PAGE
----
The other day I received an invitation to conduct an interview with Jay Lakin from Pokersourceonline.com, a very large poker affiliate site. My first inclination was to decline the invitation since my articles generally don't focus on poker. But as a result of many incidents occurring with online poker of late (including the scandals at Absolute Poker and Ultimate Bet), I decided to take Mr. Lakin up on his offer. After all, Jay is very close with all the poker sites and knows the ins and outs of the industry as well as anyone online. There were no restrictions on my line of questioning.
My first question to Jay concerned the Absolute Poker and Ultimate Bet scandals. For anyone who isn't familiar with the incidents, both sites were found to have "super users" that were able to see the hole cards of other players. The case was brought to light last year when a player in one of Absolute Poker's large buy-in tournaments suspected that another player at the table was playing unusually and he believed he was somehow cheating. Absolute Poker sent the player a list with every hand that was played at the table along with information on the observers. After examining each hand it was clear that the winner was indeed cheating. The cheater was a former manager at the site who had the ability to see the hole cards of other players and played accordingly, easily winning the tournament. For their part Absolute Poker did a full investigation and subsequently refunded the entry fee for all the players in the tournament. Recently the same thing happened at Ultimate Bet, which like Absolute Poker operates from Kahnawake.
The obvious question regarding the scandal was, why it was allowed to occur in the first place? Why do these super users exist? I asked Jay. What possible reason is there for a site to have the ability to see hole cards?
"It had to do with the early testing stages of the site," Jay answered. "Supervisor accounts existed in the early days so that owners could see the hole cards to test the software. Seeing the hole cards would tell if the software was operating correctly." According to Jay, the idea was that the supervisor accounts were to be deleted once the site went live, but two of the supervisor accounts were kept by mistake. Unfortunately a couple of seedy managers who still had access to the supervisor accounts after leaving the company decided to use it to cheat others. "What they did is no different than someone going to a bank and sticking a gun in a teller's face" Jay said. Lakin says he knows the owners of both sites well, however, and is certain that the supervisor accounts were not left open on purpose. Lakin also noted that Absolute Poker made full restitution to players, and then added some security features to their software to try and stop any similar recurrence. One such feature was a block on any account from changing a screen name. Apparently this was a common technique to try and block one's identity from others. "Absolute Poker and Ultimate Bet are probably the safest sites to play at right now," Lakin commented.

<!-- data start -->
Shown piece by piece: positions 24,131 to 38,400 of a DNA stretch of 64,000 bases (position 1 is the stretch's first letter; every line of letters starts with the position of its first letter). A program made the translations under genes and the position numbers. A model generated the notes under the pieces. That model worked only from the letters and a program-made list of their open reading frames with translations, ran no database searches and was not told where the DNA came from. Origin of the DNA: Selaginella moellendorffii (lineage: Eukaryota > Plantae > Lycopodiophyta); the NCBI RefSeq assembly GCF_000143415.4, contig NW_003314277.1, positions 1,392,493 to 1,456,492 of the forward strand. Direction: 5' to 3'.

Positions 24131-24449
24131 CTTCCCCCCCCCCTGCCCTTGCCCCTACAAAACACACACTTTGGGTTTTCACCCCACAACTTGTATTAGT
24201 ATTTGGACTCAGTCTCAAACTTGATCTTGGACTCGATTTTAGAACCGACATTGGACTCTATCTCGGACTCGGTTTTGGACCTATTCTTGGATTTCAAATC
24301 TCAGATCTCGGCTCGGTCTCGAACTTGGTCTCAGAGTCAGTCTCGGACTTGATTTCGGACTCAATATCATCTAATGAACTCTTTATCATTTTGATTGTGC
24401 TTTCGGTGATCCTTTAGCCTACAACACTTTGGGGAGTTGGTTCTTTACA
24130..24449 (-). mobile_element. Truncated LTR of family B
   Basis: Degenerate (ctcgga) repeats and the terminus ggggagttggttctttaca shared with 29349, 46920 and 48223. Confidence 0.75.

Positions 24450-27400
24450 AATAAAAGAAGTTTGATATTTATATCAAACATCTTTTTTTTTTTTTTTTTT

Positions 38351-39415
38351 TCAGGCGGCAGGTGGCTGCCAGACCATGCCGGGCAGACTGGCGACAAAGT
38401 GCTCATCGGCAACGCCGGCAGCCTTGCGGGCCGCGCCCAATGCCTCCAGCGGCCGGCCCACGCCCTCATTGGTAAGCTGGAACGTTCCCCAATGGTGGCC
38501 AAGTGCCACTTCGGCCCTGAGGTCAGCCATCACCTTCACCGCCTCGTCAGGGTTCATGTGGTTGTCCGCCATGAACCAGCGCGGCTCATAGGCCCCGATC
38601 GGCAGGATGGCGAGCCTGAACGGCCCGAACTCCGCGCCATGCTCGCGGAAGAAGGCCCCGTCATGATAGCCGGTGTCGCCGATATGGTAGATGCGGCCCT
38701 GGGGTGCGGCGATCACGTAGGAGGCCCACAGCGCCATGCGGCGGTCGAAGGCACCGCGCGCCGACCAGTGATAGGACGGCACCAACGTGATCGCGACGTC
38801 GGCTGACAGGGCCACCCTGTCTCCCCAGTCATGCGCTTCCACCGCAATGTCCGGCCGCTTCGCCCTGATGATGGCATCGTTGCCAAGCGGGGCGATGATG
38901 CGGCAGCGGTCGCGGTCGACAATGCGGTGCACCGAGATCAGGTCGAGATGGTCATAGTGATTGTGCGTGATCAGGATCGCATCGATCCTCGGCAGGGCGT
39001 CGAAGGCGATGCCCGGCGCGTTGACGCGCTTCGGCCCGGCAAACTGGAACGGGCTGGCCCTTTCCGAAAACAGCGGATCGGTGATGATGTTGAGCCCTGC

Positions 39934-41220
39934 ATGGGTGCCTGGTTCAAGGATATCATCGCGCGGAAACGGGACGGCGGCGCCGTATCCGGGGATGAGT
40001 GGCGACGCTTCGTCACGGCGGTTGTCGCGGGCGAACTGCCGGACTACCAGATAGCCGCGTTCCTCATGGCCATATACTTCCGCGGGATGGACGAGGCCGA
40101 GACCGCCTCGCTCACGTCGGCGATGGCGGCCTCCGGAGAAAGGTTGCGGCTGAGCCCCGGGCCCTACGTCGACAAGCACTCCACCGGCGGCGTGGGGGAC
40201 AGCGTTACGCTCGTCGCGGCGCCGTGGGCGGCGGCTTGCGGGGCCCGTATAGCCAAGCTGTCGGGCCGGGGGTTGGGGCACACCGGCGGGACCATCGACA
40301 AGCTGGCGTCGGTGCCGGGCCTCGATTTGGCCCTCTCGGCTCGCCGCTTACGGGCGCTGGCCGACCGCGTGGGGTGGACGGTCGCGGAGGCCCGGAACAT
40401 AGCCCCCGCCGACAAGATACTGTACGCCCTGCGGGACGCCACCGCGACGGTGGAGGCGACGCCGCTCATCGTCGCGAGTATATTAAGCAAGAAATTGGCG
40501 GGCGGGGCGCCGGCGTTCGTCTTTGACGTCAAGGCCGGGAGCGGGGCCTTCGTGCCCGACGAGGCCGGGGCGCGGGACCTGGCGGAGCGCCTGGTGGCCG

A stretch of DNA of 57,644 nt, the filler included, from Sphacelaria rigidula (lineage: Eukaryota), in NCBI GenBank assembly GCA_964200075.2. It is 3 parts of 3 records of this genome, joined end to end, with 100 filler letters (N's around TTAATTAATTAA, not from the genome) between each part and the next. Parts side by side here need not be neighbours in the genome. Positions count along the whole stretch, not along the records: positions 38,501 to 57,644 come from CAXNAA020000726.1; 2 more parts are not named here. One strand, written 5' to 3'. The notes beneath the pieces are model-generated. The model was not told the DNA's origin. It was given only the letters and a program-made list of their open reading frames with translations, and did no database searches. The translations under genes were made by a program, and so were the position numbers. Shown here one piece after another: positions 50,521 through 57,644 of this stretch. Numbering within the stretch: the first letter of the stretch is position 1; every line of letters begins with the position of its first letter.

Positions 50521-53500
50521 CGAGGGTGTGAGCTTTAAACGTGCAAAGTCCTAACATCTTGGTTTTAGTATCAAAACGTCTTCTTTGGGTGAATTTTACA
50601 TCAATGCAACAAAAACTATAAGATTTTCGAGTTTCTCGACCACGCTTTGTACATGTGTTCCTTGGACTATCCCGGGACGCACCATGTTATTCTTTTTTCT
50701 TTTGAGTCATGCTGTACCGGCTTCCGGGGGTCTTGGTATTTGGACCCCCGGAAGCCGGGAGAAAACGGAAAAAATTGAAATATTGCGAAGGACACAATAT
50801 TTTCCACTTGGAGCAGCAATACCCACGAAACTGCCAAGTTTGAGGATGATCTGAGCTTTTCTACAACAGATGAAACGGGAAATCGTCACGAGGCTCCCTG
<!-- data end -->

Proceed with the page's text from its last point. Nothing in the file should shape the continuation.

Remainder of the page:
Asked what could be done to ensure incidents like that never occur again or that collusion doesn't occur in Poker, Lakin said it was impossible. "If people are determined to cheat they will find a way. People can create virtual accounts, they can make up IP addresses, use Proxy servers, etc. The companies try to stop the cheating, but if someone is savvy enough they can get around it," Lakin stated. Jay suggested that sites are always looking to catch suspicious play and have people watching 24/7 for tell-tale signs. The poker operators also have very sophisticated technology running algorithms, tracking IP addresses, looking for transfers between players, etc. But Lakin suggested the only real way to catch cheaters is for the players to step up to the plate when they see something fishy going on, as happened with the Absolute Poker incident. "If someone raises a concern, the sites take it seriously," Jay commented. "Otherwise, people will spread the word and players will go to other sites." Jay's biggest disappointment with the whole incident is the fact that the cheaters are still walking free in the streets of Costa Rica.
My next question to Jay concerned the sites themselves and whether he thought that they tampered with the software to ensure bad beats in the lower dollar games as many have contended. The belief here is that while software is run by a random number generator, the RNG can be set in such a way that it only gives random numbers within a range on the turn and river for certain games in an attempt to affect the outcome. The reasoning behind this is that it would provide incentive for the fish to keep playing believing they are good players. Note, while I never believed personally in the theory, the question has been raised on various poker forums. In Jay's opinion, the whole notion that poker sites are purposely cheating players is ludicrous. "As long as poker rooms are making money on the rake there is no need to cheat," Jay commented. While he has a bit more hesitation about online casinos where the house makes money on players losing, Jay thinks it would be insane for a poker site to cut its own throat by cheating players when the site has no vested interest in which players win. Jay believes the bad beats that occur frequently in low dollar games and tournaments are a result of players playing too many hands and poor play in general. Whenever someone loses with pocket aces to 3-5 suited in a real game it's the luck of the draw. When someone loses with the same hand online it's because the fix is in. According to one poker site, it has a staff member whose main job is to respond to complaints that the site is rigged. The staff member has to explain that more hands are played online than in real games, as well as other facts that explain bad beats. Jay also believes that these lower staked hands feature people who graduate from the free games and the .net sites. "I tell people all the time," Jay said, "playing at .net sites will only worsen your game. If you want to improve you have to play for real money."